If you’ve been reading my blog for more than a few days, you may have noticed I’m a big fan of doing researched posts. They can actually be really easy to write, so I thought I would share some tips that might help if you want to try doing that style of post.
Wikipedia can be a great place to start. It’s got a massive collection of articles, and you can find a decent overview of almost any subject That’s the upside; the downside is that Wikipedia can be edited by anyone, which means that there can be some wrong information. But there’s also an army of volunteer Wikipedia editors keeping an eye on things. There are a few factors to consider when evaluating the reliability of a particular Wikipedia page.
Are there any editorial flags at the top of the page pointing out problems with the article? If the flag is still there, chances are the issue hasn’t been addressed, so take that into account.
Is the writing style more like an encyclopedia or an editorial? If it sounds like an editorial, that suggests the reliability is questionable, and most likely the page hasn’t gotten any attention from editors. All articles on Wikipedia are supposed to be written using a neutral tone (if you’re GenX or older, think World Book encyclopedia); if there are biased statements, that bias should come from the source being cited rather than the article itself.
Is the information referenced? You’ll see this as numbers in superscript at the end of sentences, like this. These will be hyperlinked to the reference list at the bottom, and if you hover the mouse over the number, a little box should pop up giving the reference information. If it’s an academic journal that’s cited, that info is probably pretty reliable. It the information comes from Joe Schmoe’s Flat Earth Blog, you’ll probably want to steer clear.
There’s more on how to evaluate information on Wikipedia in this post on media literacy.
Finding Other References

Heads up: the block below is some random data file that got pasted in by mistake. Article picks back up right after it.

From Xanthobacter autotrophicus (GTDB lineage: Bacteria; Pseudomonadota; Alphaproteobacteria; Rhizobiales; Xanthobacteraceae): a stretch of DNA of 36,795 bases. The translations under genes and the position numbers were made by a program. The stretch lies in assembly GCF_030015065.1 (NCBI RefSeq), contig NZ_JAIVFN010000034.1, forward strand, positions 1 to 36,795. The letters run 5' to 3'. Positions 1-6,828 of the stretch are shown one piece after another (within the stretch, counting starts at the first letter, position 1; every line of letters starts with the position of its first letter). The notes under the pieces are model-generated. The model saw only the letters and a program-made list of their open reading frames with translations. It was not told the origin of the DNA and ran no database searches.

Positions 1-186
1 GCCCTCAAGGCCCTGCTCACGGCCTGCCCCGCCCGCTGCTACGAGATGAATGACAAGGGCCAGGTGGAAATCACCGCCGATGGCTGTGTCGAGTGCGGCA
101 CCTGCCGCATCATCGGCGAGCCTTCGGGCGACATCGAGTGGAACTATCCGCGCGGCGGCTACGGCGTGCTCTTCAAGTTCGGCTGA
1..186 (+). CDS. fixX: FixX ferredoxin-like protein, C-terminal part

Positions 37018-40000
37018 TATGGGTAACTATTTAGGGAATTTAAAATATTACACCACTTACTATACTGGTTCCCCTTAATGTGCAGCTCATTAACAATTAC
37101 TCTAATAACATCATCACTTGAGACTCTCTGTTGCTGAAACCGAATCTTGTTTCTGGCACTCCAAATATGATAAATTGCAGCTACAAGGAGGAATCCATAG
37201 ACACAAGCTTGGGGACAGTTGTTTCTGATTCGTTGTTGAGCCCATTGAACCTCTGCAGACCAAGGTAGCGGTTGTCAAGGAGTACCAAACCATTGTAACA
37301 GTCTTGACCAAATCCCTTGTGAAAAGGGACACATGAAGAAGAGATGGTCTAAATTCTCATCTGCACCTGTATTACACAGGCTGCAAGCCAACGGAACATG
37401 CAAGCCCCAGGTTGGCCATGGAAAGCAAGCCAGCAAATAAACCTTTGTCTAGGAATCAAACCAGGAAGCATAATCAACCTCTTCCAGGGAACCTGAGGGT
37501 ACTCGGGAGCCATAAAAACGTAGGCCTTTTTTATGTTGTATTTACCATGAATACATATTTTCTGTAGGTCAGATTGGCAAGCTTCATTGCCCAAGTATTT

The Wikipedia article on your topic may have given you ideas for other information you might want to find. So, off you go to your favourite search engine. It will probably give you a massive number of results. What next?
Some kinds of websites are more likely than others to have reliable information. Government sites, which you can spot by domain suffixes like .gov, .gov.uk, .gc.ca, and so on, are good places to get information.
University websites can also be really helpful. In the U.S., these are easy to spot by the .edu domain suffix. A lot of schools have some really useful non-academic content; for example, Harvard Health Publishing is great for looking up health conditions, and U.C. Berkeley’s Greater Good site has some really good info on things like gratitude and compassion.
Charitable organizations can be another good source. They often have lots of informative material that’s written in clear, simple language.
Another thing to look out for is an author’s qualifications. If someone is making supposedly factual statements (rather than expressing opinions) but doesn’t have any credentials in the subject area and they’re not citing any references, they may well be just pulling the article out of their ass.
Putting an Article Together
I don’t retain information well, so I make notes as I’m reading of the bits that stand out for me. Those notes will also serve as the basic structure for the post. By the time I’ve made my way through a few sources, the pieces of the post are pretty much already there, and I just have to connect them.
Feel free to use direct quotes from your references. If you’re not using a direct quote, you need to paraphrase what that you’ve gotten from a reference source, as using someone’s words without quoting them properly would be considered plagiarism. When doing a direct quote, just make sure it’s clear what the source of a quote is and link to it, and you’re good to go. The WordPress blockquote feature is handy for longer quotes, and clearly sets apart the source’s words from your words.
If you’re starting off knowing nothing at all about your topic, a referenced post may take a while to write. However, if you’ve got some basic knowledge, you may be able to do more of a skim read of your references, and you may be surprised how quickly you can bang out a post.
Benefits of Doing Researched Posts
There are a number of benefits to doing researched posts. Including links to high quality references gives you the side benefit of a little search engine optimization (SEO) boost. More importantly, you get to learn something new, and so do your readers. This type of post can work well if you’re feeling a little low on creativity, because once you come up with your basic idea for the post, you’re mostly going to be writing about what other people have to say on the topic.
Do you ever include researched posts on your blog? Why or why not?
Visit the mental health resource directory page for a collection of lots of great mental health resources.